January 6: “We Come Over The Fence On The Way To Jail”
1949: Tragedy stalks the guardroom of the police station at Young Street, Spanish Town, when Constable Morgrage, in his mid-twenties with a mere 21 months’ service in the force, arms himself with a .38 service revolver and decides to settle scores with a group of superior officers who had been witnesses against him in recent departmental trials for irregularities. Within a few minutes, Inspector Charles Henry Malabre and Sergeant S. McCaw lay dead in the guardroom.
1952: Mr. R. Aquart, chairman of the Lower Yallahs Valley, announces that Public Works Department engineers are to start an immediate survey of the Yallahs River in St Thomas, with the intention of cutting a channel for a river to follow. When completed, the channel will be buttressed on both sides by concrete groins to stop the river from running all over the Yallahs Valley and washing away the land.
1954: A proposal to appoint a five-man committee to investigate the possibilities of erecting additional stalls around Victoria Park was made at a meeting of the Corporation Council Trust Committee. These stalls are to accommodate peddlers who are being removed from King Street by the police.
1954:A cricket fan, who possessed rare prowess at pole vaulting, decided to use his athletic ability to race today’s play in the colony match at Sabina Park via illegal entry over the South Camp Road fence. He was good enough to clear the wall but landed beside a six-foot policeman. “How we coming, officer?” asked the newcomer. “We come over the fence on the way to jail,” says the policeman as he grabs at the man who eventually slips away and hides in a crowd. He is pursued by the policeman and is en route to jail the minute he is held.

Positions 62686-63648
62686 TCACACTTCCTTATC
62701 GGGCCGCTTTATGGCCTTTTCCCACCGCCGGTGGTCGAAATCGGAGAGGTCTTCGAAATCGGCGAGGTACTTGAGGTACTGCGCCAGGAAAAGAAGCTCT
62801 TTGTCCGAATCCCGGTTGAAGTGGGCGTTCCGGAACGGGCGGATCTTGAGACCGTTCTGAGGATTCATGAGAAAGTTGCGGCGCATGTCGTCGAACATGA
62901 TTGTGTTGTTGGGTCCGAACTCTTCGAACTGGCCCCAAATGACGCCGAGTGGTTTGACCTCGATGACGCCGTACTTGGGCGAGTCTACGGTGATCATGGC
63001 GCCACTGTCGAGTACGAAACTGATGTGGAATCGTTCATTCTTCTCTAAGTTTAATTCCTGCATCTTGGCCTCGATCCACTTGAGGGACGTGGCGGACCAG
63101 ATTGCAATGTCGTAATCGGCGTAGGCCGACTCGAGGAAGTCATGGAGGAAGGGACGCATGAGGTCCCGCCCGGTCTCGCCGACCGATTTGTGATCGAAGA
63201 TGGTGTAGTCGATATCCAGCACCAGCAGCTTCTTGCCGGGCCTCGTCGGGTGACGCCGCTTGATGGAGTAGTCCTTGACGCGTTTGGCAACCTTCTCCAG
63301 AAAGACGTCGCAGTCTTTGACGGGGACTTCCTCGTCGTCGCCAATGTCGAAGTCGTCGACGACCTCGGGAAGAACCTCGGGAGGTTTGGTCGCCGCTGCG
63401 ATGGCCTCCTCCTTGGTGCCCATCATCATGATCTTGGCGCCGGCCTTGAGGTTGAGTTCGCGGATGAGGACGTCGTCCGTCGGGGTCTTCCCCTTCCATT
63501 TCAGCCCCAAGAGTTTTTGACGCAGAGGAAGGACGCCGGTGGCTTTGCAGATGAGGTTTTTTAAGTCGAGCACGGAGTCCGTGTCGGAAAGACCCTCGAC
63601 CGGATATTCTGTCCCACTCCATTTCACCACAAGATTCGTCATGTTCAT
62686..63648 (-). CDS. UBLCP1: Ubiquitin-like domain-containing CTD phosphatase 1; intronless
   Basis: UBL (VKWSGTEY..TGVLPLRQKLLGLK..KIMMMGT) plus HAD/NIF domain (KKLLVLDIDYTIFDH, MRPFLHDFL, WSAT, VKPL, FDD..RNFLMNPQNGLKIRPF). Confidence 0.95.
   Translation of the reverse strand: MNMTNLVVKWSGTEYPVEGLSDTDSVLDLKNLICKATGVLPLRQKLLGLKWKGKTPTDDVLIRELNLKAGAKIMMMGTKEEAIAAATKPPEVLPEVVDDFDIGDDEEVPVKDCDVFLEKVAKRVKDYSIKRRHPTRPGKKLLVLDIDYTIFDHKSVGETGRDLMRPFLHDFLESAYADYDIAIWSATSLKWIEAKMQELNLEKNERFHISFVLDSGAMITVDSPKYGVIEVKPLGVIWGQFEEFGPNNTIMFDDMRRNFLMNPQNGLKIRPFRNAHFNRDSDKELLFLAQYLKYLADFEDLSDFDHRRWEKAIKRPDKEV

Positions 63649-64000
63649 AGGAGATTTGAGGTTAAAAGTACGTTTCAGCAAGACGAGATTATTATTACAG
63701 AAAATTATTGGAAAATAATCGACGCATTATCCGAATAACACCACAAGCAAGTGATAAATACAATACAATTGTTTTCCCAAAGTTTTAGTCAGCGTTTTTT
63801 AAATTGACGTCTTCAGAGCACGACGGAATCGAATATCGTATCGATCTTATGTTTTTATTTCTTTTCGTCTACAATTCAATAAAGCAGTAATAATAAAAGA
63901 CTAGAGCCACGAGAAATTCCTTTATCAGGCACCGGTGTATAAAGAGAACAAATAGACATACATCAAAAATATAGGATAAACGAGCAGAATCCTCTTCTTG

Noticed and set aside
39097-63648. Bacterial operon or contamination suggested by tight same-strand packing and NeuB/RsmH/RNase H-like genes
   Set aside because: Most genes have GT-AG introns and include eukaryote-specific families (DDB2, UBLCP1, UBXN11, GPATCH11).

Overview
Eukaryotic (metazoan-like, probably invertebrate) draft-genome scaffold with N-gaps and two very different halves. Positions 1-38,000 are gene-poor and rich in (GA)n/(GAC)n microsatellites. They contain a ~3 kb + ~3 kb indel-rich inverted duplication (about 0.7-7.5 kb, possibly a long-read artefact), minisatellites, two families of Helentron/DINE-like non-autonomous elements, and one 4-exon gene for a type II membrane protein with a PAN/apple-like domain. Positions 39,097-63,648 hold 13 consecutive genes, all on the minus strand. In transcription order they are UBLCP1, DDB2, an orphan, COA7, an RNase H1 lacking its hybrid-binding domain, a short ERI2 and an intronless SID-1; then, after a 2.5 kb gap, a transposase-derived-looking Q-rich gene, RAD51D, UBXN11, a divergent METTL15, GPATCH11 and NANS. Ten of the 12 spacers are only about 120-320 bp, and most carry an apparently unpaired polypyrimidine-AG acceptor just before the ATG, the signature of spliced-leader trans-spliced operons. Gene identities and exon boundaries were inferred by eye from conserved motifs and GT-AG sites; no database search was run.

1966: The first board for the registration of teachers under Section 32 of the Education Act (1965) is appointed by the minister of education, the Hon Edwin Allen. All teachers who are actively engaged in the profession would be permitted to teach until such time as legal registration become effective.
1977: Horace Clarke, minister of public utilities, announces that schoolchildren in the Corporate Area will pay five cents for bus fares, and those who live in the Portmore area will pay 10 cents . Schoolchildren will be required to carry ID cards and the taking of photographs will begin in schools soon.
1980: The new prices for gasolene, kerosene and cooking gas (propane), comes into effect today, with motorists being required to pay 80 cents more per gallon, at prices of $4.65 for premium and $1.55 for regular.